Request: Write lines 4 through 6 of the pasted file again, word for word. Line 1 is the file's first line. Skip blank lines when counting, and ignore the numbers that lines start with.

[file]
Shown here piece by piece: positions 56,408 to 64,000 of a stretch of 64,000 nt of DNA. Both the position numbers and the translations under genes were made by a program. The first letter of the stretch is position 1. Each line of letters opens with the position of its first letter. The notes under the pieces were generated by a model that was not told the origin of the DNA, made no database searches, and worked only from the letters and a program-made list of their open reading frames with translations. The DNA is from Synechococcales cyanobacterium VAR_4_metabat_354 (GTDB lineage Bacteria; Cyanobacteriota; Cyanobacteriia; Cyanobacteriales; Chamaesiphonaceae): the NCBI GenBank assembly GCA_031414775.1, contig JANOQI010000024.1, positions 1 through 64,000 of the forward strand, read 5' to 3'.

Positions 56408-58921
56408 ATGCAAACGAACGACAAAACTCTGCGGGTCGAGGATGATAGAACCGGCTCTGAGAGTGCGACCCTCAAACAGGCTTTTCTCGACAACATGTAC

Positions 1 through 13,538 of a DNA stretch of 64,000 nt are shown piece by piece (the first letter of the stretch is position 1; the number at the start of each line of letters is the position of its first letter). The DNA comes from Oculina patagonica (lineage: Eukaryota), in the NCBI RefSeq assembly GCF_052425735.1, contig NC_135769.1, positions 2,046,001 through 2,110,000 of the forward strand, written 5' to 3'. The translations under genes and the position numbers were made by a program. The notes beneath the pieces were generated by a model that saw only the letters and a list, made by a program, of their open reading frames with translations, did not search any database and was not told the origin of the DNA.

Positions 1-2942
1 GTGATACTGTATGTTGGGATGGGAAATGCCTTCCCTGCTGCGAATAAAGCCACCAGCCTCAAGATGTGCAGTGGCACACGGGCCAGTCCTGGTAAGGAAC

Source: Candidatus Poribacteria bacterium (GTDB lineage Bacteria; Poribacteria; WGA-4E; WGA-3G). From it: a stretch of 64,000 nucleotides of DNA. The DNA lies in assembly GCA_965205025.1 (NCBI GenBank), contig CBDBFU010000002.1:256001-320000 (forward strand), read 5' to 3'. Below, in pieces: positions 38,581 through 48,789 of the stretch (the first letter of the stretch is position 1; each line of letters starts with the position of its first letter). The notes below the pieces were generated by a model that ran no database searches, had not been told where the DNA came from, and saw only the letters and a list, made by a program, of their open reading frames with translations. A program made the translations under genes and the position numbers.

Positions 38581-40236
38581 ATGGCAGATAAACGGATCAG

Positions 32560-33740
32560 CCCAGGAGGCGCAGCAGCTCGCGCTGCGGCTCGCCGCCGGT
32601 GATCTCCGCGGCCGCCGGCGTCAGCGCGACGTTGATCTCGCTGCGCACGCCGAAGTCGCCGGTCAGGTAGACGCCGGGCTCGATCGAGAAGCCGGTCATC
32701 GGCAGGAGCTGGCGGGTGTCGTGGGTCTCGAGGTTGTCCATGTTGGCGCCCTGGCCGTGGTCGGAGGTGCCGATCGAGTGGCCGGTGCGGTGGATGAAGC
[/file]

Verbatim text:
Positions 1 through 13,538 of a DNA stretch of 64,000 nt are shown piece by piece (the first letter of the stretch is position 1; the number at the start of each line of letters is the position of its first letter). The DNA comes from Oculina patagonica (lineage: Eukaryota), in the NCBI RefSeq assembly GCF_052425735.1, contig NC_135769.1, positions 2,046,001 through 2,110,000 of the forward strand, written 5' to 3'. The translations under genes and the position numbers were made by a program. The notes beneath the pieces were generated by a model that saw only the letters and a list, made by a program, of their open reading frames with translations, did not search any database and was not told the origin of the DNA.

Positions 1-2942
1 GTGATACTGTATGTTGGGATGGGAAATGCCTTCCCTGCTGCGAATAAAGCCACCAGCCTCAAGATGTGCAGTGGCACACGGGCCAGTCCTGGTAAGGAAC